*Spoilers for NieR: Automata*
Without a doubt, NieR: Automata was the most memorable game I played this year. The brainchild of the eccentric game developer Yoko Taro, this game hit all the right notes for a philosophy nerd like me.
All in all, Automata is a sad game, about sad people, doing sad things – precisely like its predecessor Nier. The player is given control of an android called 2B who, along with her trusty companion 9S, are part of an android organization called YoRHa. Together, their purpose is to kill all machines who are left on planet Earth and make sure the remaining human population on the Moon stay safe.
While action never ends, the story reveals its true self very slowly. After all, you actually have to finish the game four times before you get to experience the true ending. But all throughout, we get subtle hints as to what is really going on.
For instance, the very first level of the game ends with 2B and 9S seemingly sacrificing themselves to destroy Goliaths, which are gigantic monsters named after famous philosophers. However, it turns out that the duo can’t really die, since their consciousnesses can be uploaded to YoRHa servers, where they can be downloaded into new bodies.
In other words, they’re stuck in an eternal war against machines.
The machines, meanwhile, are first shown to be soulless enemies, whose only aim is to destroy humans and conquer Earth. Slowly, however, that fantasy starts to fall apart. As 2B and 9S go through the world of Automata, they encounter more and more machines with different quirks.
For instance, they encounter a group of machines in the desert area engaging in a massive orgy, for instance. It’s a very bizarre experience when you stumble into that for the first time. But what’s more interesting is that once they discover that 2B and 9S have infiltrated their compound, they get agitated. They attack, all the while begging 2B and 9S to leave them be.
It’s at this point that you start re-thinking the backstory you’ve been told. These machines are not just mindless killers. They have sentience. They are trying to deal with the burden of existence, just like any other conscious being. What does that mean for 2B and 9S, then? What is their purpose?
The story doesn’t hide the fact that it’s heavily themed around existentialist philosophy. Heck, there is a machine called Jean-Paul (called Sartre in the Japanese version) in a forest village, whose philosophizing has gained him a large following. Then, of course, there is Simone, named after Simone de Beauvoire, who just like her namesake is kinda more interesting than Jean-Paul.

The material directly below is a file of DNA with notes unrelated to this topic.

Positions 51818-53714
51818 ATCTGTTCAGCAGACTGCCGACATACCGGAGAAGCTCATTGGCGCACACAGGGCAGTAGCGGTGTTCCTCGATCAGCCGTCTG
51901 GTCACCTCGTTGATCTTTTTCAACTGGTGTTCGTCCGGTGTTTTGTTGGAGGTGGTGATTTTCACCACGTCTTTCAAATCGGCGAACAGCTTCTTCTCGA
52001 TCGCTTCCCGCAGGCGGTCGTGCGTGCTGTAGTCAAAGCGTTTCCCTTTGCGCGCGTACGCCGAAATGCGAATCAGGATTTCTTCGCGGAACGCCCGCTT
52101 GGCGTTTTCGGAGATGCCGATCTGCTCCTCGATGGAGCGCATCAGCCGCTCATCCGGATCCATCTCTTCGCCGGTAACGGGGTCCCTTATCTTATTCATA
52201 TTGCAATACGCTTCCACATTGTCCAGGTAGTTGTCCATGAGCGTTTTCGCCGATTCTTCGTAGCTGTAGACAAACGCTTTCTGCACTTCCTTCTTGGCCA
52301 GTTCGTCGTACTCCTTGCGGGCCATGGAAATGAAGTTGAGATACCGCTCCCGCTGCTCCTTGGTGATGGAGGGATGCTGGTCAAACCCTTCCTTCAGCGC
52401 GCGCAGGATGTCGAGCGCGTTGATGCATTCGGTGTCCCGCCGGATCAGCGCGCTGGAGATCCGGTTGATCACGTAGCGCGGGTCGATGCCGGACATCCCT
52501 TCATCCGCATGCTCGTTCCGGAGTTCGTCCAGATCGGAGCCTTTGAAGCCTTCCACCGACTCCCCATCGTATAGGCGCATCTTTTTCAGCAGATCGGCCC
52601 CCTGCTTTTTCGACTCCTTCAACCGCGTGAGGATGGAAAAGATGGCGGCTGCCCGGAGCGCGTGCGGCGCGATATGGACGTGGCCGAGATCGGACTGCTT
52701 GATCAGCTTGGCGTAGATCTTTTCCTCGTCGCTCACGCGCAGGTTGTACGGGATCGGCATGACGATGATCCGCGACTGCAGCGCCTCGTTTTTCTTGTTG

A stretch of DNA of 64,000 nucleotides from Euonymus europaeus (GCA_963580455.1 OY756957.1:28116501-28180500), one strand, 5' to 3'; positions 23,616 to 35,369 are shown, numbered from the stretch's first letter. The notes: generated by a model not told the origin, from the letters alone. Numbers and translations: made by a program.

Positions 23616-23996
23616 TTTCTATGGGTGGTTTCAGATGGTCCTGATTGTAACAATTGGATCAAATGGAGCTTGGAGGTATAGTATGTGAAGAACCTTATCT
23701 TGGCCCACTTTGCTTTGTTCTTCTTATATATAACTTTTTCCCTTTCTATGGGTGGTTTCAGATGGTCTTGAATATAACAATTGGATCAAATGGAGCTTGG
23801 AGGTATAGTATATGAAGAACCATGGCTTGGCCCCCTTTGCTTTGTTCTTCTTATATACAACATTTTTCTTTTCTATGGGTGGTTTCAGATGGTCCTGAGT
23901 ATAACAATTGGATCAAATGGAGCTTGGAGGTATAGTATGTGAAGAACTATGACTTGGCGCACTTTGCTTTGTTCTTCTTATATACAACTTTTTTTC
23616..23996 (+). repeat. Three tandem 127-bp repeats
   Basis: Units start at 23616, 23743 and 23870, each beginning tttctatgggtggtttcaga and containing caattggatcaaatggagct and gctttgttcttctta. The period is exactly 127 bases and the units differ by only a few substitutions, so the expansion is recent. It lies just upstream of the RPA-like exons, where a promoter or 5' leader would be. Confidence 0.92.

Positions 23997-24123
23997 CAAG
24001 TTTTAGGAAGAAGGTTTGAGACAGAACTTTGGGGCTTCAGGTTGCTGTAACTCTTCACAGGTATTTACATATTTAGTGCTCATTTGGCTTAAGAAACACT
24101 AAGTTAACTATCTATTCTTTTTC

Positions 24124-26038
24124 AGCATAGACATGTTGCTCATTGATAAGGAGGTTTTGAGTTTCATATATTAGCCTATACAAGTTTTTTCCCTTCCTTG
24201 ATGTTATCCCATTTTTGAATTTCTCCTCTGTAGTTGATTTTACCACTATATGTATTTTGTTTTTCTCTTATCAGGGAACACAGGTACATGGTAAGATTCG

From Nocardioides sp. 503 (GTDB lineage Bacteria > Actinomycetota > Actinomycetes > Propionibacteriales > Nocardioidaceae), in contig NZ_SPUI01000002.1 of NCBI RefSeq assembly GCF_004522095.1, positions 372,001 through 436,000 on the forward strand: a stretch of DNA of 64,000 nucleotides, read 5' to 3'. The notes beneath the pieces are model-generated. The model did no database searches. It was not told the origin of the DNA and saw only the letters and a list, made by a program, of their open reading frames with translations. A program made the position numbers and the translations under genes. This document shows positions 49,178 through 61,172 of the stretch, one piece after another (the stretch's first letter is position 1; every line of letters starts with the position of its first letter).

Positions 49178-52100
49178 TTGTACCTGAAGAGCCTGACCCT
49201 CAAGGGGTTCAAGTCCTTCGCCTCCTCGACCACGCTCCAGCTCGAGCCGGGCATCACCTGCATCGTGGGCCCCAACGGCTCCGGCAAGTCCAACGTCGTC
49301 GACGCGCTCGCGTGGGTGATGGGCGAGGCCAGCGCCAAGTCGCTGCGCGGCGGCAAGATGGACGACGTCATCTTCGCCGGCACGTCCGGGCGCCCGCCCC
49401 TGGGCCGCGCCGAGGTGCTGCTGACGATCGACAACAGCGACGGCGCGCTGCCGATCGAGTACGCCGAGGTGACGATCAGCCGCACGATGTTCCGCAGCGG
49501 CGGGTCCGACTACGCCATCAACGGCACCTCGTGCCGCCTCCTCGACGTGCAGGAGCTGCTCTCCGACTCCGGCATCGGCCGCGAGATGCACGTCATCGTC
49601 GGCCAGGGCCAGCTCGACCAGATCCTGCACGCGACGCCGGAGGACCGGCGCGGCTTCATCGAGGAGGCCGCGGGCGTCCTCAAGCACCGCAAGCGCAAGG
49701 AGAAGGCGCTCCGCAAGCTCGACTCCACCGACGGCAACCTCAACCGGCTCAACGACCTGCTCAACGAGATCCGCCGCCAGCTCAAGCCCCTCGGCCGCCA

Our second encounter with Simone is where we truly find out how it feels to be a machine in Automata’s world. During this fight, 9S is able to hack into Simone. This then allows us to see into her memories from days past. Here, we see that she had fallen in love with Jean-Paul, who did not reciprocate. Completely lost and without hope, Simone then turned to human history and discovered that becoming more beautiful would lead to her happiness.
Of course, the problem is that she is a machine. No matter what she does, she cannot become any more beautiful than she currently is. She is stuck in her form for all eternity.
Machines like Simone spend their entire lives seeking some sort of meaning – often following humankind’s lead. There are father machines, mother machines, even child machines! But machines can’t reproduce, or small machines can’t grow old. They are trapped in an infinite loop, in which they must go through the motions of the life they have chosen for themselves, lest they lose all meaning forever.
To be honest, if that isn’t existentialism in a nutshell, I don’t know what is.
Basic existentialist theory posits that existence precedes essence, meaning that all of us are born without any particular purpose and that we must discover our own meanings all by ourselves. At all moments, this involves a choice that we must make. No one else can make that choice for us. Every second of existence requires a choice to continue being who we are, which is what Kierkegaard called anguish or angst.
The matter of choice is the key theme of Automata. 2B chooses to continue with what it is she must do and so does 9S. All the same, the reason why most machines lose reason is because they are plagued with the option of choice. A machine doesn’t normally have to deal with choice, but without a higher power commanding it to do something, it must make the decisions by itself.
Not to mention the shocking twist at the very, VERY end of the game, where the game forces the burden of choice onto you in a very real way.
All this philosophical and emotional depth is why I think Automata was the most memorable game of this year. To be fair, the fighting and the actual action were also pretty darn fun! But it was truly the story that grabbed me.